As far as late-career ruts go, Claude Lelouch has carved out one of the most comfortable, reliably crafting languid, tonally unpredictable slices of haute-bourgeois French life like a more anarchic Garry Marshall. For his 46th feature, “Everyone’s Life” (Chacun sa vie), Lelouch takes a cue from Marshall’s trio of multi-character omnibus projects, recruiting an even starrier than usual troupe of top-tier Gallic actors for a rambling outing in the Burgundy wine-country town of Beaune, and the change of scenery brings out both his best and worst instincts.
Spotlighting a dozen barely-written characters who face romantic complications during Beaune’s annual jazz festival, “Everyone’s Life” contains a few of the most effective individual scenes in the director’s recent filmography, as well as some of the most befuddling. At moments, the film passes as breezily as an afternoon nap after quaffing a bit of the region’s vintages »
- Andrew Barker
In the wake of the impressive U.S. box office returns of Mexican comedian Eugenio Derbez’s English-language debut “How to be a Latin Lover,” Lionsgate-Televisa joint venture Pantelion Films has renewed its first-look deal with Derbez and producing partner Benjamin Odell’s shingle, 3Pas Studios. The companies inked a first-look pact in August 2014.
The comedy about a gold-digging Lothario getting his comeuppance stars Derbez, Salma Hayek and a clutch of American actors led by Raquel Welch, Rob Lowe, Rob Corddry, Kristen Bell and Rob Riggle. Ken Marino’s directorial feature debut grabbed the number two slot at the box office the weekend of April 28, grossing $12 million on just 1,118 screens. Its opening weekend audience was 89% Hispanic.
“It has always been our goal to reach deep into the acculturated Hispanic market,” said Pantelion CEO, Paul Presburger, adding: “I think we also accomplished what we have always wanted to do, which »
- Anna Marie de la Fuente
Gravitas Ventures has released the first trailer and poster for Score: A Film Music Documentary, which is in theaters on June 16th. Music is an integral part of most films, adding emotion and nuance while often remaining invisible to audiences. Director Matt Schrader shines a spotlight on the overlooked craft of film composing, gathering many of the art form's most influential practitioners, from Hans Zimmer and Danny Elfman to Quincy Jones and Randy Newman, to uncover their creative process. Tracing key developments in the evolution of music in film, and exploring some of cinema's most iconic soundtracks, "Score" is an aural valentine for film lovers.
What makes a film score unforgettable? Featuring Hans Zimmer, James Cameron, Danny Elfman, John Williams, Quincy Jones, Trent Reznor, Howard Shore, Rachel Portman, Thomas Newman, Randy Newman, Leonard Maltin, and the late James Horner and Garry Marshall, Score: A Film Music Documentary brings Hollywood's elite »
Au Beaune Pain: Lelouch Continues with Frivolous Comedy Spackle
Somewhere along the way Palme d’Or and Oscar winning auteur Claude Lelouch (1966’s A Man and a Woman) morphed into the Garry Marshall of French film, churning out vapid comedy vehicles sporting a glitzy array of notable Gallic stars. Whenever the slide began, his tendencies to overstuff his narratives with zany layers of (often inconsequential) tangential sub-plotting began years ago, look no further than his 1986 sequel to his most famous film, A Man and a Woman: 20 Years Later for longstanding evidence of the change. His later period reflects the stamp of various muses, such as actress Audrey Dana, and now, frequent co-author Valerie Perrin. With 2013’s We Love You, You Bastard and 2015’s Un + Une, Lelouch has become completely divorced from his illustrious past filmography, a chasm only widened by his latest venture, Everybody’s Life, once more featuring Johnny Hallyday and Jean Dujardin amongst a cavalcade of a cast, all whirling through this odd kitchen sink array of miscellaneous characters all inclined to converse about their Zodiac signs as they fall in and out of romantic love or obsessive yearning during a a year’s time in Beaune, France.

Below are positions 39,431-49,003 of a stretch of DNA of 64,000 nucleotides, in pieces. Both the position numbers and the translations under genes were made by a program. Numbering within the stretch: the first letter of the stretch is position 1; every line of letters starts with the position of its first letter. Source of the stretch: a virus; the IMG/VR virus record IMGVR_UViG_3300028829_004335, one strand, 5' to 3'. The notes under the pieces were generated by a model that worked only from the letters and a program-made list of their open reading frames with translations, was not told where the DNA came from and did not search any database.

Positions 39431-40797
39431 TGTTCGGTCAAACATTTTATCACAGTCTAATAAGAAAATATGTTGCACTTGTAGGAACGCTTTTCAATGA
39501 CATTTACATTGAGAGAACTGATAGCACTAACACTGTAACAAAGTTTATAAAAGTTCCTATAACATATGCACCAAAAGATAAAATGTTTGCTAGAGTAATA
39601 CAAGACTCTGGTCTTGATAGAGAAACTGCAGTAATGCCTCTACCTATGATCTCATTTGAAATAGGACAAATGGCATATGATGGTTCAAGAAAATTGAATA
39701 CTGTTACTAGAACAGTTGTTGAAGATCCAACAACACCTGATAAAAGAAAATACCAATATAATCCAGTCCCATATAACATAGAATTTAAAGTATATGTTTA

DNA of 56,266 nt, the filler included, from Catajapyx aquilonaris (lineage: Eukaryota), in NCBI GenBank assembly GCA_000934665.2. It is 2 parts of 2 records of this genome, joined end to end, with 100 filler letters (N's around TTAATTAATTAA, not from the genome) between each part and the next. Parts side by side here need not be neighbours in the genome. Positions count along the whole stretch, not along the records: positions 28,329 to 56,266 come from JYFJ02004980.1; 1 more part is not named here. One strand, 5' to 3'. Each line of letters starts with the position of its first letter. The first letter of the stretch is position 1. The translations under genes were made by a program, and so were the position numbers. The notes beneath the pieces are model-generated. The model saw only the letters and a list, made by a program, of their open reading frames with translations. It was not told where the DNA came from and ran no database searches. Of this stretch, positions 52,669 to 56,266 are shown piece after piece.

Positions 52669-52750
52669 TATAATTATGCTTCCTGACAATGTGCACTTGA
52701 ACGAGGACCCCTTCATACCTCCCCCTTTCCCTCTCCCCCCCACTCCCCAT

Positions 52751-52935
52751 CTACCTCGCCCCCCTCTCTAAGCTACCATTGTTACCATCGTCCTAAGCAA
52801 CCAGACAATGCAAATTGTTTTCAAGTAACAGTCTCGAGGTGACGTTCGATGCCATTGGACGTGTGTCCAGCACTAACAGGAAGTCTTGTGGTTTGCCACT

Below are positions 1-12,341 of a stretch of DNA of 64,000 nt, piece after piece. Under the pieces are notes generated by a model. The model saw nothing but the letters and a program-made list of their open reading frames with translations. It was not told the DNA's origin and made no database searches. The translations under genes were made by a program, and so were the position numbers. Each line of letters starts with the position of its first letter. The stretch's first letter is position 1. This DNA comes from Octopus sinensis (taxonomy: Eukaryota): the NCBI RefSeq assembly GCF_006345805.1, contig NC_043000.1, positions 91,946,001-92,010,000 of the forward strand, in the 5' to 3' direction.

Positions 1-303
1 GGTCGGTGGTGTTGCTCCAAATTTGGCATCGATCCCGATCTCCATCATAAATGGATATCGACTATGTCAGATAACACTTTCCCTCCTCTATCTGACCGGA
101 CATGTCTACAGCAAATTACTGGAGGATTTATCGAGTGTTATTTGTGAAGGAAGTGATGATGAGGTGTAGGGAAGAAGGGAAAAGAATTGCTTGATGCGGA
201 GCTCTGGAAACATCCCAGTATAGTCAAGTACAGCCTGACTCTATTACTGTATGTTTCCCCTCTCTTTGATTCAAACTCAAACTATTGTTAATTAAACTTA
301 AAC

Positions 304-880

As an annual jazz festival gets underway, a slew of characters intersect and coverage in the provincial town of Beaune in the Burgundy region. A judge (Eric Dupond-Moretti) must contend with the news of Clementine’s (Beatrice Dalle) retirement, a local prostitute whose company has brought him great joy since the death of his wife. Meanwhile, his colleague Nathalie (Julie Ferrier) falls out of a window after finding her husband (Gerard Darmon) with another man, sharing an ambulance with a hypochondriac singer (Mathilde Seigner) who believes she is having a heart attack following a performance at the festival. At the same time, a tawdry court case has drawn together another subsection of the community, including the troubled alcoholic Antoine (Christophe Lambert), currently facing the dissolution of his own marriage with his disconsolate wife (Marianne Denicourt) betwixt legal troubles. And as famed singer Johnny Hallyday faces a problem with a slippery doppelganger (who has a tryst with an unhappily married Comtesse played by Elsa Zylberstein, married to Vincent Perez), which causes some confusion with local cop Jean (Jean Dujardin), the marriage between former beauty queen (Nadia Fares) and Stephane (Stephane De Groodt) is also on the rocks. Meanwhile, the local hospital has decided to engage a new policy wherein patients must be put at ease through sexually provocative jokes, which brings a chummy nurse (Deborah Francois) into contact with several patients.
If Max Ophuls had wanted to make La Ronde (1950) into a relationship farce (to be fair, Roger Vadim kind of did this with his remake) set to light jazz, it might look something like Everybody’s Life. However, Lelouch feels as if he filmed his illustrious cast in a number of amusing scenarios and pasted the end results together as he saw fit, clipping it into a semblance of repeated scenarios with revolving characters, all who end up professing their love, being destroyed by it, or simply moving on to another chapter. However, the film is neither subtle nor diverse in its repetitive techniques, and for as entertaining as it is to see Hallyday and Dujardin horse around as they take selfies, the frivolousness quickly gets wearying, particularly by its grand framed finale, where we return to the court room a year later after the film’s beginning, with Lelouch stuffing all his characters, whether it makes sense or not, into the same room.